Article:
Classified as 2006 QQ23 and measuring 1,870 feet in diameter, this Empire State Building-sized asteroid buzzed Earth on July 25, coming within 45,000 miles of our planet. NASA’s Center for NEO Studies (CNEOS) computes the orbits of known near-Earth objects to determine if they have any chance of striking the planet at some point in the future, any any with a minimum approach distance of less than 0.05 astronomical units and potentially measure more than 460 feet in diameter are deemed “potentially hazardous.”
There was no real chance of asteroid 2006 QQ23 striking Earth, but let’s say it avoided land and landed in the ocean, a large tsunami could significantly damage low-lying areas, thus causing global climatic changes potentially lasting for years. Fortunately, the majority of space objects that enter our atmosphere are small—less than 30 feet in diameter and burn up in the air as they fall.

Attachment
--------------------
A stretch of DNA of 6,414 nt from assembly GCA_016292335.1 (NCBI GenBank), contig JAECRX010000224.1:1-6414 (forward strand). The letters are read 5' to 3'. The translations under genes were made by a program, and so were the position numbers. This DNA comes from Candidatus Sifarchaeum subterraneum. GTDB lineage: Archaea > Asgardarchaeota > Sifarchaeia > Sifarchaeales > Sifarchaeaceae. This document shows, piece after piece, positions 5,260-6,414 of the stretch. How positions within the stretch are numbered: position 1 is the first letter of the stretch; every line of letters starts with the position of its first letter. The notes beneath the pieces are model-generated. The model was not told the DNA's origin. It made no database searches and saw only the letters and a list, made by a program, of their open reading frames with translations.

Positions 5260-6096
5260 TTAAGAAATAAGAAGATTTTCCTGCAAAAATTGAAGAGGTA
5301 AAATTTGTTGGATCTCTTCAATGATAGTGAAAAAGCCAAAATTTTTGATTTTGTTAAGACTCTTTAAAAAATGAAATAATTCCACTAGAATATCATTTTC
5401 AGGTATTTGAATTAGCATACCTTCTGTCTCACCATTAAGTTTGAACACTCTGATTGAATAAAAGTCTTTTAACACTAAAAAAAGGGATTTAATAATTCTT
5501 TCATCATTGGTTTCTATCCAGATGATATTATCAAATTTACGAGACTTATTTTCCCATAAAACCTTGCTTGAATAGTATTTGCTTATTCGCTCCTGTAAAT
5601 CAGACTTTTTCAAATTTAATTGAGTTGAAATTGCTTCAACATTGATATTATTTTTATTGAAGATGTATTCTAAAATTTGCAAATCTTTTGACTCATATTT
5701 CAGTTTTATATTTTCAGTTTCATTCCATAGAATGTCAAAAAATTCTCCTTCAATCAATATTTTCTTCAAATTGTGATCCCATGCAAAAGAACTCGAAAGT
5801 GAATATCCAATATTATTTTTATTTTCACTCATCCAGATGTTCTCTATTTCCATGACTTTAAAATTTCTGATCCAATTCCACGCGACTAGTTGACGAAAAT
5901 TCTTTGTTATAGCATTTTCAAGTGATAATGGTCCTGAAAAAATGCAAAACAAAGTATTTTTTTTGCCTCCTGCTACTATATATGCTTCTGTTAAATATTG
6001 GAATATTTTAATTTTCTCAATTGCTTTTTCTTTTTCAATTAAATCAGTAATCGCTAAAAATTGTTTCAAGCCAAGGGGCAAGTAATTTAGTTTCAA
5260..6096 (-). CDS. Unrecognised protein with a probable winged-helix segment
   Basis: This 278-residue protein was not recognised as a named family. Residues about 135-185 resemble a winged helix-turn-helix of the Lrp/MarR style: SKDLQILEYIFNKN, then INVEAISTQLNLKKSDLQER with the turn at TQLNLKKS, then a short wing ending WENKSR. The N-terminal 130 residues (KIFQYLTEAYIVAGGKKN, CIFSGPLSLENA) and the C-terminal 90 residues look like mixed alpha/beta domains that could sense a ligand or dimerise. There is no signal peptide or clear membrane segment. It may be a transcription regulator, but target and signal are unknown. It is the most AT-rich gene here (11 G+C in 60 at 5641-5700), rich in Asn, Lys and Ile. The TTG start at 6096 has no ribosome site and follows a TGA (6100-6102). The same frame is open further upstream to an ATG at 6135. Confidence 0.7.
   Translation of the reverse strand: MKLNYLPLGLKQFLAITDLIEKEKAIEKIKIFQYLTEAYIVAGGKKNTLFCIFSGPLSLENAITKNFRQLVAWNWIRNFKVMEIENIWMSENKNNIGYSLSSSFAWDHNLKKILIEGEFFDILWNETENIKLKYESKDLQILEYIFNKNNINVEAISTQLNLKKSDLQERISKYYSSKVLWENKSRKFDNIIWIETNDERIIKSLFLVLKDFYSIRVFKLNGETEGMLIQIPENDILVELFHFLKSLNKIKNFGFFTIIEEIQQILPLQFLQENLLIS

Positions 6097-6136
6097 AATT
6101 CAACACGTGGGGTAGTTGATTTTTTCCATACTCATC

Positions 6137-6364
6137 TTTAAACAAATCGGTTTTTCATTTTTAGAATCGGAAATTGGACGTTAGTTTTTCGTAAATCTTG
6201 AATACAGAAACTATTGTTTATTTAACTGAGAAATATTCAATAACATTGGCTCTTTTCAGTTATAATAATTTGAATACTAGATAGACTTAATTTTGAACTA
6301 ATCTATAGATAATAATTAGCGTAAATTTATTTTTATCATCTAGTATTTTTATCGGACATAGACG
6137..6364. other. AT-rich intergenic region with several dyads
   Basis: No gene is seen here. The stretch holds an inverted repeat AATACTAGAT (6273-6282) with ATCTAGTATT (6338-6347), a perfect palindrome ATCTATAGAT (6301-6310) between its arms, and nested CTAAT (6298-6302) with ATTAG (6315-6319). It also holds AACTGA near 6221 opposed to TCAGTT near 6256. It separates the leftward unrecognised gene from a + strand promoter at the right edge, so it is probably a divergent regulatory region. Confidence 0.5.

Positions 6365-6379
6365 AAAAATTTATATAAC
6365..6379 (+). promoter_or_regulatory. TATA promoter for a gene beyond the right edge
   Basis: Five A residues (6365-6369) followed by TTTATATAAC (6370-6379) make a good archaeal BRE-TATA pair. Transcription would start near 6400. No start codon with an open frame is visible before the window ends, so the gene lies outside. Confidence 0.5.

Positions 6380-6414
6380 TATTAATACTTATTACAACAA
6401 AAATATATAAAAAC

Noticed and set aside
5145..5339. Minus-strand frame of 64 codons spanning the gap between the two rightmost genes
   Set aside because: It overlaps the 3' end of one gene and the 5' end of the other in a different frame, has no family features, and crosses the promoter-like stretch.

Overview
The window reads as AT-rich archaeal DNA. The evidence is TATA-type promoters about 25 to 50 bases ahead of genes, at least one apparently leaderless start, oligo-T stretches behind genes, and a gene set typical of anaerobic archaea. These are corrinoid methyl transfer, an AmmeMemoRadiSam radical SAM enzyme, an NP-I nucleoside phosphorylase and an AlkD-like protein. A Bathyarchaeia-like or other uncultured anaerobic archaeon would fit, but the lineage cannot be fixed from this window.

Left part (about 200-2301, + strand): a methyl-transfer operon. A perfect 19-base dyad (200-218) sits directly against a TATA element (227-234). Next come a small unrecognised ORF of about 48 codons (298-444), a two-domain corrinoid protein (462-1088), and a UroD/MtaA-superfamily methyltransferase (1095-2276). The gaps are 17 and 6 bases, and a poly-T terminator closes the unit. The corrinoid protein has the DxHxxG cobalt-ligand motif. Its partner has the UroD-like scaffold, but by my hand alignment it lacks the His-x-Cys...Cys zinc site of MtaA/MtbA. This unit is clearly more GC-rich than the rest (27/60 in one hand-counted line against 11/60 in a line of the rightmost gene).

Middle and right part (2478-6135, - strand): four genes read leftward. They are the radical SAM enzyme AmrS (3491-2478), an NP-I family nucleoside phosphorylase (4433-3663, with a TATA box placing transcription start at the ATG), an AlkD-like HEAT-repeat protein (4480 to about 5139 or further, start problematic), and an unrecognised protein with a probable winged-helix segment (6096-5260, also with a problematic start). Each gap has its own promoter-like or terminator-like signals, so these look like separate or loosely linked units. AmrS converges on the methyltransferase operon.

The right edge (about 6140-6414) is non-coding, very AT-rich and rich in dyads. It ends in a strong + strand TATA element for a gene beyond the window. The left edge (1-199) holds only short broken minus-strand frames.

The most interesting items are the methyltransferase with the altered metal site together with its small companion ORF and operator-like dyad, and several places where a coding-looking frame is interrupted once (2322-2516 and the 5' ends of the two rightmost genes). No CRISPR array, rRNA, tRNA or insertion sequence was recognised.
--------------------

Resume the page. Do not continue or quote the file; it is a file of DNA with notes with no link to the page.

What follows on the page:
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“It snuck up on us pretty quickly. People are only sort of realizing what happened pretty much after it’s already flung past us,” said Michael Brown, a Melbourne, Australia-based observational astronomer who is an associate professor at Monash University’s School of Physics and Astronomy.